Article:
“Societies have always been shaped more by the nature of the media by which men communicate than by the content of the communication.”
~ Marshall McLuhan
In other words, the medium matters. HOW you communicate is just as important as WHAT you communicate.
By definition, most people think of communication as being synchronous. That is, communication that occurs in real time, such as when one person speaks while one or more others listen and then someone else responds. A good example in the world of work is a meeting, where multiple people work together, at the same time, though not necessarily in the same place.
Continue reading “Communication Is a Two Way Street… Or Is It?”
“Intelligence is the ability to adapt to change.” – Stephen Hawking
Change in the workplace is a hard thing to endure. You’ve done a task a certain way for as long as you can remember and suddenly, you’re being asked to change it. Change for the sake of change is pointless and upsetting but change that improves your day to day? THAT is essential and, if you view it positively, effective.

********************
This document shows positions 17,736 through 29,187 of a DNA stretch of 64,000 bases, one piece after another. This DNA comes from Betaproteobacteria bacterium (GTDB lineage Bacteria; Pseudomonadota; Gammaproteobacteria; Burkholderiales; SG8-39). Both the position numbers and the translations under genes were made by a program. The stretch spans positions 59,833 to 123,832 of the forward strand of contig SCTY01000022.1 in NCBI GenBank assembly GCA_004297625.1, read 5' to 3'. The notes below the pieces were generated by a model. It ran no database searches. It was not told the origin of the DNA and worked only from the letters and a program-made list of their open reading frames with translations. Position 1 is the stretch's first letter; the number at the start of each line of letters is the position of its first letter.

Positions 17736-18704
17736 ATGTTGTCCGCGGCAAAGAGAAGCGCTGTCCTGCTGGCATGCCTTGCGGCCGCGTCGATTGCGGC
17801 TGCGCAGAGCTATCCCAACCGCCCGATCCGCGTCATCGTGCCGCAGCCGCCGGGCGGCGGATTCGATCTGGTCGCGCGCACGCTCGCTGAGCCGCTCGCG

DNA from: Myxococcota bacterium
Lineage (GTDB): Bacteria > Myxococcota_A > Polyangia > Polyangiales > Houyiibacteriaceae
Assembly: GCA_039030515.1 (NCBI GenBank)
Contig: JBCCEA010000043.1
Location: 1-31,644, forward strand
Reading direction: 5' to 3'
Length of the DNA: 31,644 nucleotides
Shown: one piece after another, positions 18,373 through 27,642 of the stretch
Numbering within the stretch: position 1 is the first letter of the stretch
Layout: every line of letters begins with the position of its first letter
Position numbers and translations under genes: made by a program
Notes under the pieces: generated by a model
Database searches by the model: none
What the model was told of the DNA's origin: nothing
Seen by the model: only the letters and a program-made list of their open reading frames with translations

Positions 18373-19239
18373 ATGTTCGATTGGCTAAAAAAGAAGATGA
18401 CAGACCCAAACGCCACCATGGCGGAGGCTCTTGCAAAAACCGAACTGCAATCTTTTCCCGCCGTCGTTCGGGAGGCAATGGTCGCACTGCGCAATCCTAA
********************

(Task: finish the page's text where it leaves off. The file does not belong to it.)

Continue reading “Meetings With Alexa: Artificial Intelligence, Virtual Assistants and the Best Meetings EVER”
In the age of freelancing, digital workspaces and virtual teams, people work together who live all over the world. In the past, a meeting with such a team would require air travel and hotel rooms, per diems and expenses. Today, a virtual meeting, also known as a remote meeting, is the cost effective alternative.
But is a remote meeting actually as effective as sitting in a room together? It can be, if it is handled correctly.
Continue reading “What it Takes to Host Successful Virtual Meetings”
“Has anyone ever said, ‘I wish I could go to more meetings today’?”
~ Matt Mullenweg, Creator of WordPress
That quote says it all, doesn’t it? Economist and social theorist Thomas Sowell said “The least productive people are usually the ones who are in favor of holding meetings.” There are likely days in every organization when the reality of meeting madness feels true.
Continue reading “Stop the Meeting Madness!”
In a previous post, we talked about how a meeting is more productive if it is focused on a particular point. Drilling down to a specific topic with an expected outcome or deliverable at the end helps to keep the agenda clear, the meeting short, and more fruitful.
Expanding on that first tip for productive meetings, as chair / leader, you need to figure out what type of meeting you want to have before you even set it up. This decision will help you to create the agenda, the attendee list, and limit scope creep, which tends to happen when the topic isn’t focused.
Continue reading “Should Your Meetings Have a ‘Type’? The Short Answer Is: Yes.”